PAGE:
I have just come back, having spent a couple of weeks decluttering my elderly and disabled parents’ home.  One of the triggers for this was watching a Youtube video where someone was describing house clearing after their parent’s death.  Don’t get me wrong- I am not wishing for an early death of my parents but this is was a practical necessity as my parents do not have the time and inclination to declutter now. They were brought up in extreme poverty and have got into the habit of extreme saving.  They have kept everything from scraps of rags, my school books to letters, just in case, even though they no longer had any use for these.  There was a danger from not only vermin infestation and hygiene issues but also the clutter was in the way of them getting about their lives- my mother often fell down as she hit something.  I have often helped other people after their deaths to declutter but with my parents, I wanted to do it now to help them to make their lives easier.

The decluttering was physically and mentally very tiring- I had to stop often and rest.  It is also very interesting to see what people collect towards the ends of their lives.  In the case of the people I had helped in the past, I remember a man with over 40 mirrors and a  lady with a room full of scented soaps!  In my parents case, while they used only 20% of the space and contents, the rest was full of books and stuff left by my siblings.  They also had huge amounts of kitchen paraphernalia and crockery- mostly not needed now as they only used one or two plates.  While I was clearing the stuff, I also went through my own therapy. I saw how what my parents had collected was also reflected in my own home- too many books and crockery!  Why did I do this?  Even though my parents must have influenced me, I cannot blame my parents as I have had enough time to correct this tendency myself.  But I found it very interesting to see how my childhood in a cluttered home had led to my own clutter and disorganised home.

Some people react in different ways to their childhood environments- some children grow up to be very organised as an antidote to their parents’ disorganisation.  In my and my siblings cases, we had all become very disorganized and cluttered as we grew up.  So when I returned home, I started to take a deep look at what was in my home and where.  My mother is especially grateful to me as we managed to sell some of the stuff and make some money.  However, I am even more grateful to her for letting me do this and also take the decluttering further and clean up my own environment.  For those who want to declutter, it might be a useful thing to examine the place they grew up in- it might offer clues as to why you are what you are now.  This decluttering of my own place has had effect on my own children- they have naturally begun to give things away and keep their bedrooms tidy- a small trickle effect.  This is much better and more effective solution than nagging at your children to be tidy.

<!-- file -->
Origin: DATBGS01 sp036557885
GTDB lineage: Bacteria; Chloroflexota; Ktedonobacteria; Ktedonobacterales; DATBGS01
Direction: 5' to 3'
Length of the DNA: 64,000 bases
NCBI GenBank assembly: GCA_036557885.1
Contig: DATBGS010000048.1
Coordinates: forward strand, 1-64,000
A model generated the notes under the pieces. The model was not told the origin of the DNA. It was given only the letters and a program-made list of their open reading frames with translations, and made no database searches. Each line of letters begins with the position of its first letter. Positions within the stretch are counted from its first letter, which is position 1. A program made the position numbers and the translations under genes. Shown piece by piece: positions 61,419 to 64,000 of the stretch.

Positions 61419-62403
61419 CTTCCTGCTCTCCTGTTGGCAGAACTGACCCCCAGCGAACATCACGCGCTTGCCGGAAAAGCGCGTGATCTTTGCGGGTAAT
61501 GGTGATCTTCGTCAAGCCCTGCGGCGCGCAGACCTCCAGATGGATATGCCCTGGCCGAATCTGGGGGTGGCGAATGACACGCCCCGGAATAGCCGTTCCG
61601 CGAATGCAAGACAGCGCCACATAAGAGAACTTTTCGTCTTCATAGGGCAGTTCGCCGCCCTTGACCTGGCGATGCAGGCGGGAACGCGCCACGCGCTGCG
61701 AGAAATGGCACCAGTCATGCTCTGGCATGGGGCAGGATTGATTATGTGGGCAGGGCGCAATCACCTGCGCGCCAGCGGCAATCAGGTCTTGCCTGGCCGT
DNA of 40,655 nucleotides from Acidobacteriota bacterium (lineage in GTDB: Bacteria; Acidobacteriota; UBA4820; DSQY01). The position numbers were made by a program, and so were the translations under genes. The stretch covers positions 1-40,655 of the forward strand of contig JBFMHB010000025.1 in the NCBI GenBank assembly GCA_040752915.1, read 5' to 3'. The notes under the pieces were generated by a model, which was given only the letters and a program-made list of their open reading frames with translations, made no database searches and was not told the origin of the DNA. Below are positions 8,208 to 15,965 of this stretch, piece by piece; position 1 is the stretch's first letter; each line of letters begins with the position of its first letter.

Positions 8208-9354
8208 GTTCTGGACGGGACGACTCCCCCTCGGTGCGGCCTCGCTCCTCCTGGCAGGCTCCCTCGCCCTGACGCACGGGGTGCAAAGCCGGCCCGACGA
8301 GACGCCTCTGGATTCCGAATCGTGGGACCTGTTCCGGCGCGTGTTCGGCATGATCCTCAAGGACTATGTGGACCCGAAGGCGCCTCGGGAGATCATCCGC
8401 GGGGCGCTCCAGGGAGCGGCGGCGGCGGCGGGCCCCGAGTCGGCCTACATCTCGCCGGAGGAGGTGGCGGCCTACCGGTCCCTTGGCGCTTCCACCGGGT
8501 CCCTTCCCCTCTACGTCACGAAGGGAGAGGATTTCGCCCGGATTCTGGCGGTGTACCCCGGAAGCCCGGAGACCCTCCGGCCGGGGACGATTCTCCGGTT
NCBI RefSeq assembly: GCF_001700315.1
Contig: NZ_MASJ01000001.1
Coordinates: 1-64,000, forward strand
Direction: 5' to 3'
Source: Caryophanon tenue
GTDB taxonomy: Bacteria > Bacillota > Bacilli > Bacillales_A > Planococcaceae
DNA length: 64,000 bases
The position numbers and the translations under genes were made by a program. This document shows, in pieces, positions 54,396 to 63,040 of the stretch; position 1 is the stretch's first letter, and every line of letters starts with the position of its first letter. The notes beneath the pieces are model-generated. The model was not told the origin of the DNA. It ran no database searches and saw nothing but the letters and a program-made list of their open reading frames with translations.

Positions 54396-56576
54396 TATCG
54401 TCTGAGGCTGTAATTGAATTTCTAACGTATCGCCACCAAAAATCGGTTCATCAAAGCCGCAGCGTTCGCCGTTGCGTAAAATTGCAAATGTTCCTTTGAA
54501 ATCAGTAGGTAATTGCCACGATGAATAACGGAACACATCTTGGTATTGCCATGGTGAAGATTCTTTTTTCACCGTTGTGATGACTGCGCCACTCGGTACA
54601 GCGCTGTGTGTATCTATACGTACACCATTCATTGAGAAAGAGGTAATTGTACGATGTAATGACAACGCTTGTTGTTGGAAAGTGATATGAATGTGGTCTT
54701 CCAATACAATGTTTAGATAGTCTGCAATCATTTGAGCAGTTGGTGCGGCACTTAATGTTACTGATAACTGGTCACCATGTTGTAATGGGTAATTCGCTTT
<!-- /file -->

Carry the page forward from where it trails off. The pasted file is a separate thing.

Now the clutter of my parents has a very different origin to my own but the effect is the same.  My parents wanted to save every scrap of thing that they had because they were poor while I just have too many things.  So regardless of the intention, the effect manifests in similar ways.  Some people believe that by treating the cause, you will cure the problem.  But I believe that just like how you can change your mental attitude by forcing yourself to smile, in a similar way, this problem can be tackled by just removing the clutter.  As soon as I moved her stuff outside to the yard and the rooms began to look clear, my mother began to clear up other areas of the house herself.  She needed to experience the clarity of the space to get clarity of her intention.  It is said that making people clear up their clutter is impossible but I think through this experience, it can be done.  In fact, each person comes to the point when it all gets too much and they want someone to help them.  It is at this point that this kind of help can be given, not before.  My mother wasn’t ready before.  The fear of letting go of things is tied to the fear of dying, as people relate their possession of things to their lives.  Letting go is very freeing and empowering- that relates to both possessions and people!

How to deal with bullies

I am dealing with my 12 year old son’s bullies right now.  For many weeks, I have not seen him smile and he looked tired all the time.  He was being bullied with physical, racist and homophobic (yes, even that age, bullies use all sorts of excuses) abuse in school.  Initially I told him to ignore it and deal with it with humour.  After he was set upon by the gang of boys last week, I was livid and complained to the school.  I also found out that my son hadn’t told me about the attack because he was ashamed.  Here is what I have learnt in the last ten days-

  1. Bullies, like other people, change when they want to.  They won’t change because you want them to.  Don’t stay with a bully thinking that they will change.
  2. Bullies cannot be appeased by good humour and manners.  This brings out more of their ugliness. Do not associate with bullies- get away from them and leave them to deal with the emptiness of their lives.
  3. Bullies only listen to fear, so put fear into them by reporting it.  Transmit it widely because the only thing the bullies care about is their image and their power.  Bullies do not like reciprocal or equal relationships.
  4. Let children and all vulnerable people know that bullying is never okay and never to sit in silence.  Bullies love it when people take it without complaining. Never be ashamed of reporting bullying.
  5. Build up the broken self esteem of the bullied person with love and support.  Find other people who can support the bullied person. Build a fortress of love and teach that person to always respect themselves.